Hurricane Earl slapped North Carolina's coast with heavy wind and surf on Friday and then weakened as it swirled up the U.S. eastern seaboard towards New England and Canada as a much tamer storm than feared.

Forecasters downgraded Earl to a Category 1 hurricane with sustained winds of 85 mph (140 kph) as it sped away from the North Carolina shore, where its impact was less than originally expected.

But the hurricane, which had been a fearsome Category 4 storm on the five-step Saffir-Simpson scale only a day earlier, still threatened some disruption of tourism and air travel during the Labour Day holiday weekend marking the end of the summer vacation season.

For the most part, it appears we have dodged a bullet, North Carolina Governor Bev Perdue said.

Minimal damage was reported apart from beach erosion from fierce waves on North Carolina's Outer Banks low-lying barrier islands. Flooding up to 3 feet (1 metre) was reported in at least one island village, along with scattered power outages.

Waves surged over the road linking the islands, where 100,000 people were ordered to evacuate as Earl approached. But as the storm moved away, beaches and businesses reopened and some ferry service resumed.

We did OK, we lucked out. We never lost power. Except for some screen damage, I don't see any real damage, said Mike Howe, a resident of Salvo on Hatteras Island.

The hurricane centre said tropical storm-force winds were likely to reach the coast from Virginia northward to Maine on Friday night. A hurricane warning was in effect for Massachusetts, eastward around Cape Cod, including Martha's Vineyard and Nantucket Island.

Massachusetts Governor Deval Patrick declared a state of emergency, an administrative step that speeds storm relief. Residents, businesses and boat owners in the beach community of Cape Cod rushed to batten down.

While U.S. landfall was not expected, forecasters warned that hurricane-force winds still extended out 70 miles (110 km) from Earl's centre, so it would not necessarily require a direct hit to inflict damage from strong wind and high seas.

At 11 a.m. EDT (4 p.m. British time), Earl's centre was about 175 miles (280 km) northeast of Cape Hatteras, and about 350 miles (565 km) south southwest of Nantucket, Massachusetts, the U.S. National Hurricane Centre in Miami said.


But with Earl losing power more quickly than forecast as it crossed colder waters, National Hurricane Centre director Bill Read said: It may even go below hurricane strength about the time it passes by southern New England overnight tonight (Friday night).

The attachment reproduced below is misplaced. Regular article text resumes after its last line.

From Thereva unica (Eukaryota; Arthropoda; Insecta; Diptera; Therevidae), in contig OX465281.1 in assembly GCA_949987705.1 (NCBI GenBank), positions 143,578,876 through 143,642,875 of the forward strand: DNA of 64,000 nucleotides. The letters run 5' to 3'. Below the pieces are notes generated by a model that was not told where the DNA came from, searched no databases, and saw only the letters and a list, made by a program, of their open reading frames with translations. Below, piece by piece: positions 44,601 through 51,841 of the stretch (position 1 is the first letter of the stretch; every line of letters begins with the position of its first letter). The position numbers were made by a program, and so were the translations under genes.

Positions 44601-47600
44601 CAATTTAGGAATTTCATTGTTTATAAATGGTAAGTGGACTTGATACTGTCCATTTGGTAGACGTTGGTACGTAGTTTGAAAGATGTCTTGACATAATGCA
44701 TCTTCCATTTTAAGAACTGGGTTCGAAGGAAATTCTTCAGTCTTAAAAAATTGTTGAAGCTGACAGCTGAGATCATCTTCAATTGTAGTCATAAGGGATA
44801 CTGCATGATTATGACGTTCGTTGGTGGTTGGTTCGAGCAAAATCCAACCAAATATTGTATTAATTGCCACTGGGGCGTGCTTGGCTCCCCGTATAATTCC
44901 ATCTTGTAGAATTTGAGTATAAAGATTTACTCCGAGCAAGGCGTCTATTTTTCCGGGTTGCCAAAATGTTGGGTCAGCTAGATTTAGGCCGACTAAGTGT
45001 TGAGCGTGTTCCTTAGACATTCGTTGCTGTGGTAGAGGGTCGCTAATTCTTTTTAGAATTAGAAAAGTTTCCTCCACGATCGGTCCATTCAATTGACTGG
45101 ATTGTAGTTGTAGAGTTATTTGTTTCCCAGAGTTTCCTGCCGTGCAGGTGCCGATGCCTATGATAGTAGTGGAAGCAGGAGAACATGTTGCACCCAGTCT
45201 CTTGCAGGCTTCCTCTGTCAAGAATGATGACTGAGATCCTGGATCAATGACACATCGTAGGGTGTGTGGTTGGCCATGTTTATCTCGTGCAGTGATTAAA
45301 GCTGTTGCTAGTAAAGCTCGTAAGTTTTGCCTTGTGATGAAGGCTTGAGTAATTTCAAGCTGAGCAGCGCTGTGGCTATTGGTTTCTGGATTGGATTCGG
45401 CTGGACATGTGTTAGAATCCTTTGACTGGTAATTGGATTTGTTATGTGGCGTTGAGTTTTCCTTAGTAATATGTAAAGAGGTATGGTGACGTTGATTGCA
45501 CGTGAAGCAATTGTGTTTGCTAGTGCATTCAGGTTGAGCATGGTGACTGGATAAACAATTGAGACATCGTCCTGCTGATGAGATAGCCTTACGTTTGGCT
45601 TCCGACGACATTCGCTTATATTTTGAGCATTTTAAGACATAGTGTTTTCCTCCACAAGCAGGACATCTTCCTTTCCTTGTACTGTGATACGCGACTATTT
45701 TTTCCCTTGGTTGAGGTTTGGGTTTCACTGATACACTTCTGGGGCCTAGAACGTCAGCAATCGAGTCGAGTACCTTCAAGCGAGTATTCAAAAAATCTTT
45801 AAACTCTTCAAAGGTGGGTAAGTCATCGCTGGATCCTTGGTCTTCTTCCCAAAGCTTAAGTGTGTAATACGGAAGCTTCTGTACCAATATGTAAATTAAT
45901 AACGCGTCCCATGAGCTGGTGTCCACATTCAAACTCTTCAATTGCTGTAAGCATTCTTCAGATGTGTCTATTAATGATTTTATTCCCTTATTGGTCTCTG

The U.S. Census Bureau estimated 26 million people in coastal counties from North Carolina to Maine could feel Earl's effects by the weekend. No storm has threatened such a broad swath of the U.S. shoreline since Hurricane Bob in 1991.

As oil refineries, drilling platforms and nuclear power plants along the Atlantic coast monitored Earl's path, EnCana Corp said it suspended drilling and pulled personnel from a Nova Scotia rig in Canada.

Exxon Mobil said it had pulled nonessential staff from its Sable field in offshore Nova Scotia.

ConocoPhillips said it implemented hurricane response plans at its 238,000 barrel per day refinery in Linden, New Jersey and a 185,000 bpd refinery in Trainer, Pennsylvania but operations remained unaffected.

The U.S. Energy Information Administration said about 1.1 million barrels per day of oil refining capacity lies in the likely U.S. affected area.

Continental Airlines said it cancelled 60 departures scheduled for Friday out of its Newark, New Jersey hub for its Continental Express and Continental Connection regional operations.

Many U.S. airlines were allowing customers in affected areas to change their weekend flight plans without penalty.

The Canadian Hurricane Centre warned residents in parts of the Canadian Maritimes to be on the lookout for tropical storm conditions, with winds gusting up to 70 mph (110 kph).

In Nova Scotia, where Earl is due to make landfall early on Saturday, residents stocked up on emergency supplies.

Behind Earl, Tropical Storm Fiona weakened as it moved north over the open Atlantic towards Bermuda. It had top sustained winds of 45 mph (75 kph) and was expected to weaken further as it passed near the British territory early on Saturday.

(Additional reporting by Tom Brown, Kevin Gray and Jane Sutton in Miami, and Joe Silha in New York; Writing by Tom Brown and Kevin Gray; Editing by Will Dunham)